Iron Fist: From Ku’un Lun to K-Mart

“I am one with my quinoa.”

(WARNING: Spoilers)


Marvel’s Iron Fist just came straight from the forge March 17th to bolster the growing Defenders roster on Netflix. After the amazing opening by Daredevil, the world tone set by Jessica Jones, and the amazing immersion by Luke Cage, it left me intrigued how Iron Fist would stack up. Being entirely honest, Iron Fist is a hero I know very little about. I was looking forward to the Netflix interpretation as my first comic book was an Iron Fist and Spider Man crossover. How did Iron Fist live up to the gleaming Marvel roster?

Well, it didn’t.

Naturally, everyone was upset that the show chose a white lead over an Asian with a chance to re-invent the series a la Luke Cage. I’m sorry to disappoint everyone, but this point is moot because the story is so poorly written that you either end up with the racial stereotype of Mystical Asian or Mighty Whitey. What should have been an engaging story from the humble beginnings in the Kunlun mountains, to the streets of New York, and an elaborate story about the birth of the Iron Fist gets the back burner. Instead, we get a very bland, mediocre protagonist with mental trauma that has a special ability serve as a maguffin forcing things along. Any time you have a question about the plot, the answer is “Because he’s the Iron Fist.” with no explanation.

This lack luster attitude also translates into the fight scene choreography. Think back to the hype you felt watching that Daredevil fight scene in the hallway. He’s fighting five or six people for the first time and its this amazing brawl. Everyone including the hero is taking a licking and it looks like he might lose but, then digs deep and comes out on top. From start to finish, I felt Rosario Dawson, Wai Ching Ho, and the stunt doubles performed a much more authentic fighting experience. When Finn Jones took to the screen, it felt like I was watching a post-prime Steven Segal film. There are reports from an interview with Finn Jones where he reports that he only had 3 weeks of training, learning choreography for fights 15 minutes before scenes due to scheduling being so tight. Oh, I’m sorry, the cast of AMC’s Badlands had 3 months of intensive training with a good portion of the cast being non-martial artists doing intense fight scenes. The difference 3 months makes is amazing because those fights look much more natural and fluid than anything between Finn Jones and most of the cast on the show.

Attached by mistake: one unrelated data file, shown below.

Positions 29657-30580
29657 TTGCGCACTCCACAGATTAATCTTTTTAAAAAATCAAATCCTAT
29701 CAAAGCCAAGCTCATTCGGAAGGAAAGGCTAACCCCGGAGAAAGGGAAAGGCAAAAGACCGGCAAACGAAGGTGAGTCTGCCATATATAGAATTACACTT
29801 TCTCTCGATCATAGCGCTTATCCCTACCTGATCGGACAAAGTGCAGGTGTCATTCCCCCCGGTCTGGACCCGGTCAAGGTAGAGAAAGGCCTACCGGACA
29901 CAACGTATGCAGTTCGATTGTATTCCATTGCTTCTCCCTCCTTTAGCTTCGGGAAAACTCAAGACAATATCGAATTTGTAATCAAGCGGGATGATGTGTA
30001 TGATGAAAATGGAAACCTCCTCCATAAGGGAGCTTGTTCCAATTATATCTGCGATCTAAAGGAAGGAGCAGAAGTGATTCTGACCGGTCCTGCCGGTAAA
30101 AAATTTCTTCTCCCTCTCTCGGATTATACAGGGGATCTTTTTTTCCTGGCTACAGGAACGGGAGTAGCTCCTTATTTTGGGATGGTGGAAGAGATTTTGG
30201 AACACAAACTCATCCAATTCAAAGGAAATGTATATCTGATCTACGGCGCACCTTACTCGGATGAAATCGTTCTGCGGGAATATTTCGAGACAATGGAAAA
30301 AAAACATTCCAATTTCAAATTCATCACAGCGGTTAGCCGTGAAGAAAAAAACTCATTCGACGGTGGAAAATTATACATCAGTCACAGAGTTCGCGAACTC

Now, you say to me, “Ed, there has to be some good elements to the show. It’s Mahvel!” Well, there were a few that stood out to me. Rosario Dawson as Claire Temple, adds some much needed relief to the forced chemistry between Danny and the leading ladies. Carrie-Ann-Moss reprising her role as Jeri Hogarth the take no prisoners lawyer from Jessica Jones was a welcome addition. Lastly, the cherry on top for me was insight into the mysterious Madame Gao of Daredevil fame. These are all much-needed details that demonstrate the shared universe Marvel sought to give us. Sadly, these highlights do little to make up for the show’s obvious shortcomings.

That being said, I sincerely hope the recent wave of backlash against Iron Fist doesn’t hinder future Marvel products. I definitely want to see a Punisher series in the future. Most importantly, however, I hope they learn to promote proper storytelling without the use of stereotypical tropes and poor plot devices. If you feel you’re brave enough to fire up your Netflix account and binge watch Iron Fist, I won’t stop you. I would recommend bringing alcohol and comfort food to numb the pain. This way, you watch one of Marvel’s most abysmal showings since 2004’s Punisher, and go peacefully.


“The Pride of Puerto Rico”, Ed once had a promising pro wrestling career. Sadly, he was also buried by Triple H ’03. Seeking a return to glory, he monitors the site when no one’s looking.